Searching over 5,500,000 cases.


searching
Buy This Entire Record For $7.95

Download the entire decision to receive the complete text, official citation,
docket number, dissents and concurrences, and footnotes for this case.

Learn more about what you receive with purchase of this case.

State v. Hockersmith

Court of Appeals of Oregon

August 6, 2014

STATE OF OREGON, Plaintiff-Respondent,
v.
PATRICK JAMES HOCKERSMITH, Defendant-Appellant

 Argued and Submitted April 22, 2014

Josephine County Circuit Court 101286M. . Lindi L. Baker, Judge.

David Sherbo-Huggins, Deputy Public Defender, argued the cause for Appellant. With him on the brief was Peter Gartlan, Chief Defender, Office of Public Defense Services.

David B. Thompson, Senior Assistant Attorney General, argued the cause for respondent. With him on the brief were Ellen F. Rosenblum, Attorney General, and Anna M. Joyce, Solicitor General.

Before Sercombe, Presiding Judge, and Hadlock, Judge, and Tookey, Judge.[*]

OPINION

[264 Or.App. 561] TOOKEY, J.

Defendant, who was convicted following a conditional plea of guilty to one count of attempting to elude a police officer, ORS 811.540, and one count of criminal driving while suspended or revoked, ORS 811.182(4), appeals his judgment of conviction. He challenges the trial court's denial of his motion to suppress evidence of his identity, revealed by his driver's license, which was found when a deputy removed a wallet from a pair of shorts during a motor vehicle inventory. Defendant first argues that the deputy obtained evidence of his identity in violation of Article I, section 9, of the Oregon Constitution,[1]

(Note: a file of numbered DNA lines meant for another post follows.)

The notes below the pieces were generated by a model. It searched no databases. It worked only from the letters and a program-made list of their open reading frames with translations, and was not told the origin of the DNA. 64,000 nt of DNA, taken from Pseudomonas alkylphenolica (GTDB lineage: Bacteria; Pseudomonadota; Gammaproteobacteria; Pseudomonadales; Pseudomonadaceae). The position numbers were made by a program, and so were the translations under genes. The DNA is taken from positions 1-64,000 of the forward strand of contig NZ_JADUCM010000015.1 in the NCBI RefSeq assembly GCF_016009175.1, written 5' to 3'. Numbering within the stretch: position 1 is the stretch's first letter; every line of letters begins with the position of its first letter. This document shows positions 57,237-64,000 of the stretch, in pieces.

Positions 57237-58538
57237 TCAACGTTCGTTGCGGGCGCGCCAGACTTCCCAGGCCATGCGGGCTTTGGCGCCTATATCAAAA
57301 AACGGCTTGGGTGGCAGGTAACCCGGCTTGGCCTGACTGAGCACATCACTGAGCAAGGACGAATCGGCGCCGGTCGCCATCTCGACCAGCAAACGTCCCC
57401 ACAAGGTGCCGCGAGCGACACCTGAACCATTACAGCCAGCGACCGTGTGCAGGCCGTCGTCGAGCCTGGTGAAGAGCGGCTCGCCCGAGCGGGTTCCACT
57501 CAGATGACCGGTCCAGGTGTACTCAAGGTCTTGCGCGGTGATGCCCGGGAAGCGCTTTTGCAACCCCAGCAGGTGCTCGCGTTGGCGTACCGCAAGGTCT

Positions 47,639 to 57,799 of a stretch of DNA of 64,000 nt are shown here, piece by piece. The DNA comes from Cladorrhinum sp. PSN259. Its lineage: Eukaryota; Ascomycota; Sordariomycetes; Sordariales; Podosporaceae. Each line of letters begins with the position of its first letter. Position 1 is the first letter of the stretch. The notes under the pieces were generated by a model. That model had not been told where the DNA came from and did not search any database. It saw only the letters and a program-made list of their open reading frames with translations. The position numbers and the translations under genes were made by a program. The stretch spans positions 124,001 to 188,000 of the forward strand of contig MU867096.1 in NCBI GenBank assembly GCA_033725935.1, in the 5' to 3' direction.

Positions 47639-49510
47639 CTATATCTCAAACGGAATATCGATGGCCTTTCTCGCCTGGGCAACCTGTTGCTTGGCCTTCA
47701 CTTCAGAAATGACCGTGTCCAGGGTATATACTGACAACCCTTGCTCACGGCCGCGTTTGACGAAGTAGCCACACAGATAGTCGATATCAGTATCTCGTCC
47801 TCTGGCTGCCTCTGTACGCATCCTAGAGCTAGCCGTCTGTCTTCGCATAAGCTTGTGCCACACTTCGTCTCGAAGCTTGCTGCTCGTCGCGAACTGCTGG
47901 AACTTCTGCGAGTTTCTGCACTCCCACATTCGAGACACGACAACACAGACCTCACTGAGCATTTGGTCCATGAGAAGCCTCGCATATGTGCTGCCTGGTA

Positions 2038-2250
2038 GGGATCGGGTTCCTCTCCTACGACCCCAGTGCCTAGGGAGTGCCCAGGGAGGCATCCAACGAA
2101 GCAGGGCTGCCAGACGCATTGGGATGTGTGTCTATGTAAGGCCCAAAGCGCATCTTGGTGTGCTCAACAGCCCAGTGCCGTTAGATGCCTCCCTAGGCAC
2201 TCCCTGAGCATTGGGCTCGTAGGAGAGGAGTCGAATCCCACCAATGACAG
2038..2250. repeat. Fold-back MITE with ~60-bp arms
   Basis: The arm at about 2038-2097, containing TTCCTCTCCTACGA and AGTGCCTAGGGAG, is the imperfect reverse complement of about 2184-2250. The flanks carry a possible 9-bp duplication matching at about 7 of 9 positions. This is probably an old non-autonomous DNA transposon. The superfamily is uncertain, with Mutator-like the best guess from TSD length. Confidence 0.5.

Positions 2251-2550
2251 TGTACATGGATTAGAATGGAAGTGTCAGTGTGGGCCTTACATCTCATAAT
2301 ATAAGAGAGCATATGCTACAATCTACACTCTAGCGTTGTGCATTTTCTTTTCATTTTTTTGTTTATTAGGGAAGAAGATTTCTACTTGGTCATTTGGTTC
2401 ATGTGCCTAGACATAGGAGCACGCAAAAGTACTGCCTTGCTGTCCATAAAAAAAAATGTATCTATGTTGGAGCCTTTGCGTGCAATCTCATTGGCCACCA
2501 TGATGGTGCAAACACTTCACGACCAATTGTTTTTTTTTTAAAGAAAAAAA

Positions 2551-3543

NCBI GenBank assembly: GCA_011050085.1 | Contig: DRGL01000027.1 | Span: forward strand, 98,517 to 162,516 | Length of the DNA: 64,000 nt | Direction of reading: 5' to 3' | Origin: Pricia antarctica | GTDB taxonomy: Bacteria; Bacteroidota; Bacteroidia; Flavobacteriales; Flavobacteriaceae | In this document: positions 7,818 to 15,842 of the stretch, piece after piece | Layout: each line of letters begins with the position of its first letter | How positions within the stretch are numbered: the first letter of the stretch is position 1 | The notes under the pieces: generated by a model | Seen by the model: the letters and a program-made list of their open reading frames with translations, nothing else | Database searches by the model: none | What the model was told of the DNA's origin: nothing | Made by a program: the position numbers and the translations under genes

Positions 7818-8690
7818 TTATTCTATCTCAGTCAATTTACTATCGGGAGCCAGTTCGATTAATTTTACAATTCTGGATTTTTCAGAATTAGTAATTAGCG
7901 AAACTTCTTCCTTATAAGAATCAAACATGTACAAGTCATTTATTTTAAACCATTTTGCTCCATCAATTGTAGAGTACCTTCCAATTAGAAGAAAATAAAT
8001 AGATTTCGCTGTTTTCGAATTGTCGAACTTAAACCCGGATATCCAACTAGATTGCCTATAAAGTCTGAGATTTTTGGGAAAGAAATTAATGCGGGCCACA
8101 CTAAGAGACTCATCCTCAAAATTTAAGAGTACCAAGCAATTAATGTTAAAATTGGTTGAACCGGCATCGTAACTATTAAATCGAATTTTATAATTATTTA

Page 1086

because the warrantless search of the shorts was not authorized by the inventory policy. Defendant alternatively argues that the inventory policy itself violates Article I, section 9, " because it authorizes deputies to search closed containers that are not intended primarily to hold valuables" and " allows the deputies to exercise discretion in determining which closed containers to open[.]" We conclude that the evidence in the record does not support a determination that the inventory was conducted pursuant to the inventory policy and does not satisfy the constitutional requirements for a warrantless search.[2] Accordingly, we reverse and remand.

Our standard of review is as follows:

" The physical characteristics of a container and the circumstances under which a container is found constitute historical facts. Historical facts, as found by a trial court, are binding on review if there is evidence in the record to support them. If findings are not made on all such issues, [264 Or.App. 562] and there is evidence from which such facts could be decided in more than one way, then we will presume that the facts were decided in a manner consistent with the trial court's denial of the motion to suppress. Whether the facts support a determination that the officers' inventory was conducted pursuant to the [policy] and ultimately satisfy the constitutional requirements for a warrantless search is a question of law."

State v. Swanson, 187 Or.App. 477, 482, 68 P.3d 265 (2003) (internal quotation marks and citations omitted).

In its letter opinion, the trial court summarized the undisputed facts as follows:

" Deputy Mason had followed/chased the defendant driving a vehicle and upon stopping in a relatively remote area and residence driveway, the defendant left the vehicle and ran. The officers attempted but were unsuccessful in finding the defendant. In ...

Buy This Entire Record For $7.95

Download the entire decision to receive the complete text, official citation,
docket number, dissents and concurrences, and footnotes for this case.

Learn more about what you receive with purchase of this case.